Did the days get shorter? They're still 24 hours long, right? Is it just me or is time flying faster than before? It's not you, it's the exhausting fast-paced modern life. We're all infected with busyness and flooded with information from every possible direction, so it's normal to feel overwhelmed. Our brains just aren't used to processing so much. This is especially true if you're an entrepreneur in the first stages of a business. As a Jack of all trades, you're all over the place, trying to accomplish everything in the shortest time possible. And all those success stories of how others made it? Yeah, not really helping. On the contrary, it's frustrating to read them - especially when you're struggling to keep your head above water. If you're looking for ways to manage your time more efficiently and regain control over your professional life, here arethe best productvity books to start with. Don't expect them to be a magic wand that will do the work for you, but they will help you set some healthy systems in place. By the way, if you read any other books that helped you with this matter and aren't on this list but feel like they should be, please let us know. We'd also like to hear details about how you applied those lessons! So, if you're willing to share, you know where to find us.
This is probably the most known and recommended business productivity book from the past couple of decades. I'm usually skeptical and try to stay away from books that have so much hype built around them, but I did read this one and understood why it's so popular. There's a simple reason for that: it works. The methodology presented in Getting Things Done is easy to follow and efficient. As long as you follow the steps, of course. It was published in 2001 and updated in 2015 by David Allen, one of the most known experts on organizational and personal productivity. Based on thirty years of experience and research as a coach to corporate managers and CEOs, it wasn't written especially with entrepreneurs in mind, but it will help you set up a solid base. It's also filled with detailed, practical guidance, so it's not just hard-to-apply, generalist type of advice. Tony Hsieh, CEO of Zappos, considers it essential reading and recommended this book to his employees. He also has something in common with the author: in 2011, David Allen implemented holacracy in his organization, the same self-management system adopted by Zappos.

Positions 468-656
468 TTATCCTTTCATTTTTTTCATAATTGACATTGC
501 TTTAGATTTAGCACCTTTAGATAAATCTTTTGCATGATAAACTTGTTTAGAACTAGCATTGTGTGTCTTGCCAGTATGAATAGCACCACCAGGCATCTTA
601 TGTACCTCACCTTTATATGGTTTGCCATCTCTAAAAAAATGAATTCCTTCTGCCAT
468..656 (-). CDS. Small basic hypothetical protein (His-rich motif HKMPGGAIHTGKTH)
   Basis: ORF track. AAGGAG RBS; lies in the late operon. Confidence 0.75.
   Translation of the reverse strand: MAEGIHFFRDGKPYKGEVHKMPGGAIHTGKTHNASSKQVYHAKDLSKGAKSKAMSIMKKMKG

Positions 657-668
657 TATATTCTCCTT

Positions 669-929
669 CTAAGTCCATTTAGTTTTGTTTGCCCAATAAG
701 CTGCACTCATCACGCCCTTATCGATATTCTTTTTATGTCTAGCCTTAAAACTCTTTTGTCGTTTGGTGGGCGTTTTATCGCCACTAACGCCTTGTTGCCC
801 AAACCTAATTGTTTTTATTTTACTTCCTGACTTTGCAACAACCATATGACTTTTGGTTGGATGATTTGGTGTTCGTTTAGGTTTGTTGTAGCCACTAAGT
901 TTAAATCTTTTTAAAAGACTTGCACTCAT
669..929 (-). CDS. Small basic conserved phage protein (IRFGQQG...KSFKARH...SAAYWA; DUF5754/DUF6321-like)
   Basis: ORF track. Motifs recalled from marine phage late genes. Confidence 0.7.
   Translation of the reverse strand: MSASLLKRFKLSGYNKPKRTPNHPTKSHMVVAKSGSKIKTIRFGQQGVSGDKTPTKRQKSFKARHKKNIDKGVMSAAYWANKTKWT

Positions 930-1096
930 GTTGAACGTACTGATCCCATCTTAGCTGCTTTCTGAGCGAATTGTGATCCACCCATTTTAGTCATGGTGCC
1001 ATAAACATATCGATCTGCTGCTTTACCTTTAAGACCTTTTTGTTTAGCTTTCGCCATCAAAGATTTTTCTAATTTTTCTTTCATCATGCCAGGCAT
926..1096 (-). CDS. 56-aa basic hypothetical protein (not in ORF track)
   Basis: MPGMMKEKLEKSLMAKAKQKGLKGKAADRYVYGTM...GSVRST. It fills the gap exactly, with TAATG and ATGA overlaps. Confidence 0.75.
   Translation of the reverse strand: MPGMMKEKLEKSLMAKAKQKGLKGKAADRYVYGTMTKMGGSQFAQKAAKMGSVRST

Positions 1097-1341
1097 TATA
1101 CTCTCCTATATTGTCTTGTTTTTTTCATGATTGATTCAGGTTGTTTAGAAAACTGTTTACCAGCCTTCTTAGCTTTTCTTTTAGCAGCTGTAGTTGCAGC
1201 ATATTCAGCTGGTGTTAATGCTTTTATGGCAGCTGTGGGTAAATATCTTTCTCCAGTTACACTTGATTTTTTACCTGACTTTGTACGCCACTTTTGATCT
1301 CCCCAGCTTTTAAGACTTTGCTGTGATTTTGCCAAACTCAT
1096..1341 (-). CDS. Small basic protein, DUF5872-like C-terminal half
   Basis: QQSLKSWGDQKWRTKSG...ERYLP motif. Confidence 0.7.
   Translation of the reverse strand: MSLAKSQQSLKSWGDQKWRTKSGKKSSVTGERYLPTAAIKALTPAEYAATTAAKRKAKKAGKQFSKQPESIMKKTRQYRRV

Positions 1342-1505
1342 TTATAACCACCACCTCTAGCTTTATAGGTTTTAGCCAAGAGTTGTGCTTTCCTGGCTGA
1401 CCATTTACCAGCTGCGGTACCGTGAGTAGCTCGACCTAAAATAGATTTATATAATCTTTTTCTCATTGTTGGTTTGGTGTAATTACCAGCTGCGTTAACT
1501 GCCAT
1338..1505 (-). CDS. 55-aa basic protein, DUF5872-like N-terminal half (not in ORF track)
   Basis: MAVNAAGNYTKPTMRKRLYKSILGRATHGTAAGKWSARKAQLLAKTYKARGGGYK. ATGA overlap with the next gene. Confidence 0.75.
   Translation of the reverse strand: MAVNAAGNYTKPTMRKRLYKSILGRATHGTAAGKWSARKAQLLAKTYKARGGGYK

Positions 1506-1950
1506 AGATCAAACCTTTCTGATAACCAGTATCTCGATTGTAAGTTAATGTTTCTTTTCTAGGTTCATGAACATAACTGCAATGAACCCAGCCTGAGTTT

The E-Myth Revisited: Why Most Small Businesses Don’t Work and What to Do About It - Michael E. Gerber
Michael Gerber's E-Myth will help you distinguish between being a self employed and a business owner. The main difference between the two is this: when you're self employed and working in your business, your income depends on you doing the job. When you're the business owner and working on your business, you're setting systems in place that will help you run the business in a predictable and productive way. First written in 1986, the author will walk you through all stages of running a business, from entrepreneurial infancy to maturity, and show you how to apply lessons of franchising (even if you don't have a franchise). It's more inspirational than practical, so don't expect lots of concrete advice for your problems, but the principles listed in it are timeless. This was one of the books that helped Tim Ferriss ask himself some questions that dramatically changed his life.
I'm sure you've all heard of Pareto's principle, also known as the 80/20 law. The basic idea is that 80% (or more) of your desired outcomes are the results of 20% (or less) of your efforts. It's based on observations made more than a hundred years ago, when Vilfredo Pareto, an Italian economist, noticed that 20% of the peapods in his garden contained 80% of the peas. Richard Koch went on to demonstrate that Pareto's principle is also common in business management and life. His book shows you how to use that principle in your favor, to improve your effectiveness and profitability. More quality, not quantity! This one's another book recommendation from Tim Ferriss - it helped him manage his business differently and inspired the methodology he later described in The 4-Hour Workweek.
- Tim Cook recommends it to every new hire.
- John Sculley, former CEO of Apple and Pepsi, said that it's a provocative and well-researched book with some insightful ideas for competing in the 1990s.
- Frederick W. Smith, FedX Founder and CEO, lists it as one of the few profound business books.
- Donald Petersen, CEO of Ford, mentions this book as essential reading for businessmen who want to set, rather than follow, the pace in their industries.